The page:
If my dough is soft, I use a medium mixing bowl lined with a towel that is well-coated with flour. Just before baking I turn it out onto parchment paper for transfer to the oven.
But the real trick is to bake the bread in a covered dutch oven. Preheat it in the oven so that it's nice and hot. Then slash the top of the loaf and mist the bread heavily with a spray bottle. Lift it on the parchment to place it into the dutch oven and cover tightly. Bake covered for the first 2/3 of the baking time, then pull the lid to finish it.
The dutch oven retains the moisture and prevents the crust from gelatinizing early, which allows for more oven spring and then for a thin, crispy crust. Since I learned the dutch oven trick I have used it continually.
current weight: 268.0
Fitness Minutes: (125,814) Posts: 15,484 2/4/13 2:44 P
I love bread - any kind! (In fact I've just been looking at a recipe for a cheese and oat scone). So it's one thing that I don't do without - though I have to be careful how much I allow myself in a day. I have a bread maker, but I like to do it by hand as well - kneading is a brilliant work-out!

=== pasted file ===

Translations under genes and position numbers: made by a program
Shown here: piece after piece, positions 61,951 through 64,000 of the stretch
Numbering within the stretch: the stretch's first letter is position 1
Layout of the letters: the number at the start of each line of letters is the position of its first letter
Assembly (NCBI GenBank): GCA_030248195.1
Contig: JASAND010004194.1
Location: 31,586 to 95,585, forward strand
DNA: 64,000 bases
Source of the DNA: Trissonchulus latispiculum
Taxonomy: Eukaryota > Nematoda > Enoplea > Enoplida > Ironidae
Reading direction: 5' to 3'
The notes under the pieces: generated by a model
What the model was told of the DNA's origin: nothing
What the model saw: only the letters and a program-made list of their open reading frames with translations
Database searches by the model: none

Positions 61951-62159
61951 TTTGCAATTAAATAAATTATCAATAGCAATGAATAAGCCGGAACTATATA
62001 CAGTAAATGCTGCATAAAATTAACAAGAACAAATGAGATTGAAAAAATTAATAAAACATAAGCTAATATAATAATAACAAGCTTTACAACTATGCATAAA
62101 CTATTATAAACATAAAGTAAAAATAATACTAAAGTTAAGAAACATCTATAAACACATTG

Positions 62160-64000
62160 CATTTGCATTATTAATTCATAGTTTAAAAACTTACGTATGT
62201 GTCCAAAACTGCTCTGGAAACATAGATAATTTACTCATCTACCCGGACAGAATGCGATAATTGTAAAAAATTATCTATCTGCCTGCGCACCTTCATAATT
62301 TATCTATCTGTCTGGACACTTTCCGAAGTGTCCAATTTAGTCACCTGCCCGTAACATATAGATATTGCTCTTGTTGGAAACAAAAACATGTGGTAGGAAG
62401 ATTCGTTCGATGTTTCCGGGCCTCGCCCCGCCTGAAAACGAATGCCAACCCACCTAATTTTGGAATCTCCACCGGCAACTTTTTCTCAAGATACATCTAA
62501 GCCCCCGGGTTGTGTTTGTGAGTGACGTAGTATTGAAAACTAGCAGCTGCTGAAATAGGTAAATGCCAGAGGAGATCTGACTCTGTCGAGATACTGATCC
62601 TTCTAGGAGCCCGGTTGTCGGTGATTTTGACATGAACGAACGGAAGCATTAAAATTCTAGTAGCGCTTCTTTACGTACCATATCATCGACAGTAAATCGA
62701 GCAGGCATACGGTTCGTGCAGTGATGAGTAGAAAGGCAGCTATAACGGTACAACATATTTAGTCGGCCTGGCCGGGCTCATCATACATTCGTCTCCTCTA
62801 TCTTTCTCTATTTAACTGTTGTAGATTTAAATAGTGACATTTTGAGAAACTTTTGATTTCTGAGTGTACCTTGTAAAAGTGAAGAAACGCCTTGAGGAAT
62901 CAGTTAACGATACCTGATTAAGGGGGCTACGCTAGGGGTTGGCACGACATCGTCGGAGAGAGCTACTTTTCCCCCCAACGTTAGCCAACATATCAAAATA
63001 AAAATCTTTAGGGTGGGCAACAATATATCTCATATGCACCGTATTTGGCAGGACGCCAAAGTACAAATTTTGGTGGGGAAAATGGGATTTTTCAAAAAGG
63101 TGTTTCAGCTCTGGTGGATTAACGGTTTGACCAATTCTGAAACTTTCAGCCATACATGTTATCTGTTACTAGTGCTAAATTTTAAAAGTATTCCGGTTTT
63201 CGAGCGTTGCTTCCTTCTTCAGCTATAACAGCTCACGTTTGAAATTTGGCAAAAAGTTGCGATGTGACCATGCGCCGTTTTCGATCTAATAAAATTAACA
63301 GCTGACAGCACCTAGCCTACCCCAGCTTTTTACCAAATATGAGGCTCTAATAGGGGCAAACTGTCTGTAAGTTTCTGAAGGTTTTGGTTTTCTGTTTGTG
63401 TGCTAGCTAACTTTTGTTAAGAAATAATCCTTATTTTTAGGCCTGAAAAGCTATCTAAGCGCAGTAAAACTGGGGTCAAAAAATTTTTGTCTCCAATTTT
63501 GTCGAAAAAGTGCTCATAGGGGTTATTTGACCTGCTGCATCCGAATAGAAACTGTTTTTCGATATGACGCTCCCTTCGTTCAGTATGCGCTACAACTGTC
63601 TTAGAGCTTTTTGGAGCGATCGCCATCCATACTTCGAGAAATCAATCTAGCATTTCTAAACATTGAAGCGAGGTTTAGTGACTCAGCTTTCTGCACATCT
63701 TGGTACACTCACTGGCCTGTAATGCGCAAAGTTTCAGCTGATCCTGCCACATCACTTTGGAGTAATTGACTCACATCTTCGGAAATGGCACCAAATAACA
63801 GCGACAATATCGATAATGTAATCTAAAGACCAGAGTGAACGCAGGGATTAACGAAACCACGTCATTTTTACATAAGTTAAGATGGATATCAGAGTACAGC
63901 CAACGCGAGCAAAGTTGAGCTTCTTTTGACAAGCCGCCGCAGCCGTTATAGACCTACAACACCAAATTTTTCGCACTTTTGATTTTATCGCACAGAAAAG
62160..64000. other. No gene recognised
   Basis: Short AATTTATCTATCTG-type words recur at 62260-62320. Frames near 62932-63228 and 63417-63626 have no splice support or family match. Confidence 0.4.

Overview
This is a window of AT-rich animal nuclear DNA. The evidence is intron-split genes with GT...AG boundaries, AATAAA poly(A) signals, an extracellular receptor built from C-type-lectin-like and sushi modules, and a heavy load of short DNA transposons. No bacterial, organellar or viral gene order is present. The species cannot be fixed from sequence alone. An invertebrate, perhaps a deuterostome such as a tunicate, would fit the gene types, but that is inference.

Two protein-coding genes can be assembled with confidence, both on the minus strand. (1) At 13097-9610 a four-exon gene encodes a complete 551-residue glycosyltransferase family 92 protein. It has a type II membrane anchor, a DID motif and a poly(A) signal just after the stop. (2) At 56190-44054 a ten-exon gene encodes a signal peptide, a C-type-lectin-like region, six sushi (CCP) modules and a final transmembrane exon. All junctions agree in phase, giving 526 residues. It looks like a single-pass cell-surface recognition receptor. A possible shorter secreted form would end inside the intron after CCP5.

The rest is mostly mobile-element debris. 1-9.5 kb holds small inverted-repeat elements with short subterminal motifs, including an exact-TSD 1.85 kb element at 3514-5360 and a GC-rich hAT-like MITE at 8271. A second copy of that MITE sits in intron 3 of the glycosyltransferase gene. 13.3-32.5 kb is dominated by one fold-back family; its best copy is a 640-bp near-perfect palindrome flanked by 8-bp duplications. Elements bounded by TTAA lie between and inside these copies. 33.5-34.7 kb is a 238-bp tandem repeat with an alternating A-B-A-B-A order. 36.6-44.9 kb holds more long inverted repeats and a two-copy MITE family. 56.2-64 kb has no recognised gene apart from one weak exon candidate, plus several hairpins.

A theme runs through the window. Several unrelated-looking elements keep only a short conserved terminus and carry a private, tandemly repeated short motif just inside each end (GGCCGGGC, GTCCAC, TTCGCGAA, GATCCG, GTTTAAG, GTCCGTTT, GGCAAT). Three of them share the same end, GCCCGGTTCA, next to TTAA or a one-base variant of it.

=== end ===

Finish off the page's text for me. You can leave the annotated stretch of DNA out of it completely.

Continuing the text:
Christine in Scotland, UK BST
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I don't think home ovens are hot enough for unshaped loaves. The hot clay ovens solidify the proteins in the crust right away for that crispy outside, and they have sprayers to keep the air moist. Thus, loaf pans. I bake soda bread in a cake round; maybe that would work for a yeast bread,too.
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I'm planning to bake bread on Saturday. I don't have regular loaf pans (note for shopping list), so I'm planning to make a round loaf. The problem I have is that my round loaves spread instead of rise, so they're only about an inch in height and useless for much of anything besides buttering! I seriously love the beautiful rustic Italian and French round loaves I see on TV. Is there a way to shape the dough so it will turn out at least resembling them? I'm considering baking mine in a small springform pan so it can't spread.
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